Sprawling from Grace

from Multimedia Library Collection:
Environmental Film Profiles (videos)

Edwards, David M. Sprawling From Grace. Burlington: eMotion Pictures Productions, 2008. HD, 82 min. https://youtu.be/Povsoq-28Tk.

This documentary explores the ravages of American suburban sprawl, what America has lost as a result, and the perils we face if we don’t change the way in which we build our cities. Americans have been lulled into a false sense of security by cheap energy that has allowed us to spread endlessly into our landscape. We are trapped behind the wheels of our automobiles and with the demand for oil outpacing the Earth’s ability to supply it, this suburban living arrangement will fail. Our love affair with the automobile is unsustainable…the wake up call is coming. (Source: Cinema Libre Studio)

© 2008 Cinema Libre Studio. Trailer used with permission.

This film is available at the Rachel Carson Center Library (RCC, 4th floor, Leopoldstrasse 11a, 80802 Munich) for on-site viewing only. For more information, please contact library@rcc.lmu.de.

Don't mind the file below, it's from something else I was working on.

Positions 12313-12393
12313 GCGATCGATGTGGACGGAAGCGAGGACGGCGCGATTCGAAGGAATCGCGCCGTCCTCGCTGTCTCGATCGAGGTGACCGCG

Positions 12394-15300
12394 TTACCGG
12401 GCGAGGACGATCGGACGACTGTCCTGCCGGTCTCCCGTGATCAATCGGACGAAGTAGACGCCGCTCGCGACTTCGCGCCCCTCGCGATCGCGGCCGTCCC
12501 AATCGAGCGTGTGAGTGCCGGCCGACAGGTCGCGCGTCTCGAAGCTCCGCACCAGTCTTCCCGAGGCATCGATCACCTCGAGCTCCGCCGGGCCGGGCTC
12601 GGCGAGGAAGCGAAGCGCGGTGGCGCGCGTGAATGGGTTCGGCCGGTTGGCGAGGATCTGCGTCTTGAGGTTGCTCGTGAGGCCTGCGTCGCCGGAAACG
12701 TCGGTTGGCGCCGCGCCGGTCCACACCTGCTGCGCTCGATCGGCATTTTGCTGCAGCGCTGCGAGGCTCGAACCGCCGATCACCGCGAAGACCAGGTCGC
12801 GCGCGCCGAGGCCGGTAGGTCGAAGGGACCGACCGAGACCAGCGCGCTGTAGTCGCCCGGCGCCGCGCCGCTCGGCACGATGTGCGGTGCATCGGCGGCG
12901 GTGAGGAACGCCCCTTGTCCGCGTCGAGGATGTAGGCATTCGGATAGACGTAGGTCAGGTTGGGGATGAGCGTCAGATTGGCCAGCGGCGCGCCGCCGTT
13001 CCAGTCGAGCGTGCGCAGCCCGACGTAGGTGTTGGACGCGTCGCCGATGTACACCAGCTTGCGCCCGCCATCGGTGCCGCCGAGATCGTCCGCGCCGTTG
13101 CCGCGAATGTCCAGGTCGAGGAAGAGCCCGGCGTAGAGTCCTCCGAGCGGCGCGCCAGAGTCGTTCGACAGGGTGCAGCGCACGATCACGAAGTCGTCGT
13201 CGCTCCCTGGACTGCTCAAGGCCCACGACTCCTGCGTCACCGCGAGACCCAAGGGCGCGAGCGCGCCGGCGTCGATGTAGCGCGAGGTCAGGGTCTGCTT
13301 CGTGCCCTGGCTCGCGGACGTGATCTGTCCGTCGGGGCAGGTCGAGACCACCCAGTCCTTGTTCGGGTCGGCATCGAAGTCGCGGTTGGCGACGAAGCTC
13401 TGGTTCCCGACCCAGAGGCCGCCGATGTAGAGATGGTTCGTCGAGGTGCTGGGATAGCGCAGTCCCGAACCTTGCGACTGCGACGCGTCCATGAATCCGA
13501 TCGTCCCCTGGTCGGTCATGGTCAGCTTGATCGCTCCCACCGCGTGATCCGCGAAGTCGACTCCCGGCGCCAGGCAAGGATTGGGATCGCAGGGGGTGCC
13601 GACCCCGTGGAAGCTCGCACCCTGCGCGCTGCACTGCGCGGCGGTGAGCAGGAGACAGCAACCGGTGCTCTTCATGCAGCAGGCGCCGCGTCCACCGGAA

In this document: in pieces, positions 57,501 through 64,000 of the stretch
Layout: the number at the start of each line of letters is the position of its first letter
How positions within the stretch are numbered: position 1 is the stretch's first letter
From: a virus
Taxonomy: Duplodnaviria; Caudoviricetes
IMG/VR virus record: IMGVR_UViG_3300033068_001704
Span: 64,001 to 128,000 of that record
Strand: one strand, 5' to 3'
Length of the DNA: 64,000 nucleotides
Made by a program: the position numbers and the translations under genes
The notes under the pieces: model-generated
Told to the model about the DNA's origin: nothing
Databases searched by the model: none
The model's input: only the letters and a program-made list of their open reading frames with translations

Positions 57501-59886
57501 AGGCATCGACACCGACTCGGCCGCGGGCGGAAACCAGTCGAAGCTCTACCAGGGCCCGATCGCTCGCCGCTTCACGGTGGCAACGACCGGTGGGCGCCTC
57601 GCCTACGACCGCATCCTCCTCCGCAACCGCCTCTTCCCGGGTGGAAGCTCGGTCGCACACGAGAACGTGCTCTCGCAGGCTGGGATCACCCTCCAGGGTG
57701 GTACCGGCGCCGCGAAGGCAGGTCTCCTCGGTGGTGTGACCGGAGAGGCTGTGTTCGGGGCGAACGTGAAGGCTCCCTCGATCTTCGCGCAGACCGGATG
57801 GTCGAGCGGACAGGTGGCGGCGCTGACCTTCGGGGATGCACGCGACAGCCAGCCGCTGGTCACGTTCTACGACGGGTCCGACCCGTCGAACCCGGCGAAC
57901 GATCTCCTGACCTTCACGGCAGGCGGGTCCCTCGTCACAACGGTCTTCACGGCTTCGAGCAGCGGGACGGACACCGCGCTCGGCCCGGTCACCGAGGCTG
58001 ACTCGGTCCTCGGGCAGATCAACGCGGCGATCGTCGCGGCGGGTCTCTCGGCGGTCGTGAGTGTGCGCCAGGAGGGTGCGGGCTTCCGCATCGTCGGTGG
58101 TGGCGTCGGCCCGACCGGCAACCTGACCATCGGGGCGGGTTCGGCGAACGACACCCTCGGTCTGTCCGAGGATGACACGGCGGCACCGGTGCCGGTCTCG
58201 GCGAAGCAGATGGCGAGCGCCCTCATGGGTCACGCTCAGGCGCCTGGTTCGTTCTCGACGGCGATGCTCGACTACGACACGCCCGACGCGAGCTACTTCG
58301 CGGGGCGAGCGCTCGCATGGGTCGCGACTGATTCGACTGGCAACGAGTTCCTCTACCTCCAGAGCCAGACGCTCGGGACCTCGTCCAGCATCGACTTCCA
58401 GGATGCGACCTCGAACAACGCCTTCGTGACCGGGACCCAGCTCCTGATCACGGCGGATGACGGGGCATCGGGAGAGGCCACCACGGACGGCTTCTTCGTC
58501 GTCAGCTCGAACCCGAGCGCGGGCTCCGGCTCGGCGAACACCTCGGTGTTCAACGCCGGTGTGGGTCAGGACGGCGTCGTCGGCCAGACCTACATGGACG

About the Environmental Film Profiles collection

Further readings: 
  • Goddard, Joseph. "Landscape and Ambience on the Urban Fringe: From Agricultural to Imagined Countryside." Environment and History 15, no. 4 (2009): 413–39. doi:10.3197/096734009X12532652871956.
  • Lau, Arthur. "Masdar City: A Model of Urban Environmental Sustainability." Hentet 8, no. 10 (2012).
  • Mom, Gijs. The Electric Vehicle: Technology and Expectations in the Automobile Age. Baltimore: Johns Hopkins University Press, 2004.
  • Speck, Jeff. Walkable City: How Downtown Can Save America One Step at a Time. USA: North Point Press, 2012.
  • Talen, Emily. "Sense of Community and Neighbourhood Form: An Assessment of the Social Doctrine of New Urbanism." Urban Studies 36, no. 8 (1999): 1361–79.
  • Worldwatch Institute, ed. State of the World 2007: Our Urban Future. Washington: Worldwatch Institute, 2007.
  • Yan Song, Yan, and Gerrit-Jan Knaap. "New Urbanism and Housing Values: A Disaggregate Assessment." Journal of Urban Economics 54, no. 2 (2003): 218-38.